The Public Service Loan Forgiveness Program has also been a focus of concern for members of the Peace Corps community, because returned Volunteers were left out of reforms that were supposed to help them. Now here’s some good news.
By Katie McSheffrey
Photo by JessicaRain / Wikimedia Commons
Last October, the U.S. Department of Education announced an overhaul of the troubled Public Service Loan Forgiveness Program (PSLF). But that initial overhaul, did not include proposals to help Peace Corps Volunteers. National Peace Corps Association has covered this in podcasts and WorldView magazine. Months later, those of us who have been leading the RPCVs for PSLF Relief Facebook group have some good news.
First, a bit more background. In October 2021, the Secretary of Education announced a limited time waiver, through which borrowers may receive credit for past periods of repayment that would not otherwise qualify for the Public Service Loan Forgiveness Program. The limited time waiver expires October 31, 2022. Unfortunately this waiver did not help the majority of Returned Peace Corps Volunteers, whose loans were in economic hardship deferment status during their Peace Corps service. But advocacy efforts to fix the problem have now paid off.
The Department of Education has announced a one-time addendum to the limited time waiver for borrowers under income-driven repayment plans, including those who are pursuing Public Service Loan Forgiveness. The deadline to apply is October 31, 2022.
On April 19, 2022, the Department of Education announced a one-time addendum to the limited time waiver for borrowers under income-driven repayment plans, including those who are pursuing Public Service Loan Forgiveness. Included in the one-time addendum is a clarifying point that will greatly benefit many Returned Peace Corps Volunteers: “Months spent in deferment before 2013 will count under the waiver. Additionally, ED will include Economic Hardship Deferment on or after January 1, 2013. These periods of deferment will also be applied to your account in fall 2022.”
Unfortunately, periods of in-school deferment still do not count. That may affect Volunteers who participated in the Master’s International Program.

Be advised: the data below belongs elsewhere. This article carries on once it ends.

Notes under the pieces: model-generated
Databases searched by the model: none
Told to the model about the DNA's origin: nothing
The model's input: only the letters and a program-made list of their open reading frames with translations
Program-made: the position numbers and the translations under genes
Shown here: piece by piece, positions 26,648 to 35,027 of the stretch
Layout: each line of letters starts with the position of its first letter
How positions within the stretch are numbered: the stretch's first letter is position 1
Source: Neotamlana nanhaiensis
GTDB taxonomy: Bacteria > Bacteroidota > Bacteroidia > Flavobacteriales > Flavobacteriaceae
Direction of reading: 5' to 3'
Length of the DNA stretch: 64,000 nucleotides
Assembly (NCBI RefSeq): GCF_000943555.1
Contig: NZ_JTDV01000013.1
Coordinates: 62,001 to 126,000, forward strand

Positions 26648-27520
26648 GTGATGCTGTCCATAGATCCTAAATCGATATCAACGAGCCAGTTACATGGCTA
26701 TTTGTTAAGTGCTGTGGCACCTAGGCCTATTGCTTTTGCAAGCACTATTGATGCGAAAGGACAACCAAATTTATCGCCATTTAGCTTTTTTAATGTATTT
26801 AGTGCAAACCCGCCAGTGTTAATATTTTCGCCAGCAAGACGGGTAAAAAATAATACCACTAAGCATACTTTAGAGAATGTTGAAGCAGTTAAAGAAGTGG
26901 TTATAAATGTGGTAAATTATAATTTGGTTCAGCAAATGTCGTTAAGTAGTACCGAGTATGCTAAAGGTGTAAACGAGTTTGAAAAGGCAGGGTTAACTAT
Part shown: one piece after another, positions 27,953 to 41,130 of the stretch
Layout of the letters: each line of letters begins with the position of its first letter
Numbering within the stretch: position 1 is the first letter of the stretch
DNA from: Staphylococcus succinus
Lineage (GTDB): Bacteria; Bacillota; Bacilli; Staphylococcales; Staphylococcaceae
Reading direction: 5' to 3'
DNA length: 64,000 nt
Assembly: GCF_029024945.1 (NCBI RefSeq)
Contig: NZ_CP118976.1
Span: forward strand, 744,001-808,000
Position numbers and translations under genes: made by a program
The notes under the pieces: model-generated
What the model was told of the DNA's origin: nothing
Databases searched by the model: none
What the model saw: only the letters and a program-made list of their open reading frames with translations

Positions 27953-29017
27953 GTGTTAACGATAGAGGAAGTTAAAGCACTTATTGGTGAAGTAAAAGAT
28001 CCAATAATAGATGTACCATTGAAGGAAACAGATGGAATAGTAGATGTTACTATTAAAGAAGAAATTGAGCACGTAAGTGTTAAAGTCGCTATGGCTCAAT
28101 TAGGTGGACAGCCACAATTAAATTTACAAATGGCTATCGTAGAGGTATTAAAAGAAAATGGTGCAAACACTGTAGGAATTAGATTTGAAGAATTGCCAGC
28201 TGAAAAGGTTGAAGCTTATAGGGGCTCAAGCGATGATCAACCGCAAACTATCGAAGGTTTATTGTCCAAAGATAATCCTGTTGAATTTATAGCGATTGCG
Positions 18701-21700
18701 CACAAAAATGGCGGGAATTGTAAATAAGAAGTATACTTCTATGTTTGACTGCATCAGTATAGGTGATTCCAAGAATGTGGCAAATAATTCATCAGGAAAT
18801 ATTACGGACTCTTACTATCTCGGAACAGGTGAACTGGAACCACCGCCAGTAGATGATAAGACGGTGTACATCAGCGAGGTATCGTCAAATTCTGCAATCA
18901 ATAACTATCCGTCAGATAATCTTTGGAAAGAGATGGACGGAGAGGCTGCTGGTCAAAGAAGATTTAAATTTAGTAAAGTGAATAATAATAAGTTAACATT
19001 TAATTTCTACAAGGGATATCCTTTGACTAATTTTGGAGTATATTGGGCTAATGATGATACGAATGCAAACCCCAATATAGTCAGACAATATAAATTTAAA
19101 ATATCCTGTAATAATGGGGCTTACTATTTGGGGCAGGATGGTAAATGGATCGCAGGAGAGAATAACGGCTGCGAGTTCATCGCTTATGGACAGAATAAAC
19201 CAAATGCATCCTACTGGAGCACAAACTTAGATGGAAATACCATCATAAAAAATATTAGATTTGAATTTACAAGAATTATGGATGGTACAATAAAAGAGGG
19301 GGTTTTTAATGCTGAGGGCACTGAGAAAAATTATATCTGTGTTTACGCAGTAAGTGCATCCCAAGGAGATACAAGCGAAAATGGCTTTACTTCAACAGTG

One important deadline to note: This limited time waiver will end on October 31, 2022. To take advantage of the waiver, borrowers must take steps as outlined on the Department of Education website to sign up for Public Service Loan Forgiveness prior to that date.
While this is positive news for returned Volunteers to be included in the time-limited waiver, NPCA and the RPCVs for PSLF Relief Group are still working to advocate for permanent, retroactive change to the PSLF program to ensure all returned Volunteers qualify for this program, regardless of status while serving as a Peace Corps Volunteer. Be sure to keep up-to-date on the latest changes to the PSLF program, as the Department of Education continues to update guidance for borrowers.
For those with student loans, here’s something else important to keep in mind: The PSLF Program forgives the remaining balance on direct loans after a borrower has made 120 qualifying monthly payments under a qualifying repayment plan while working full-time for a qualifying employer. Borrowers do not need to have their full 120 payments by the waiver deadline, but they do need to be signed up for the program so the Department of Education can verify Peace Corps service records.
Questions? Please feel free to contact the RPCVs for PSLF Relief group on Facebook.
MORE TO THE STORY:
READ MORE about the Public Service Loan Forgiveness limited time waiver.
LEGISLATION INTRODUCED: On June 1, 2022, Senators Sheldon Whitehouse (D-RI) and Jeff Merkley (D-OR) introduced the Simplifying and Strengthening PSLF Act, to streamline and improve the troubled federal program to help Americans pursuing careers in public service — including firefighters, teachers, Peace Corps Volunteers, police officers, and those working for nonprofits — have their student loan debt forgiven.
TAKE ACTION: Share your student loan story with lawmakers by writing to President Biden and your members of Congress through NPCA's Action Center.
Katie McSheffrey served as a Volunteer in Azerbaijan 2009–11. She is currently the chief of staff in the Office of Human Capital for the Department of the Interior. She previously served as government affairs officer and public service engagement lead with the National Commission on Military, National, and Public Service and with Peace Corps Headquarters.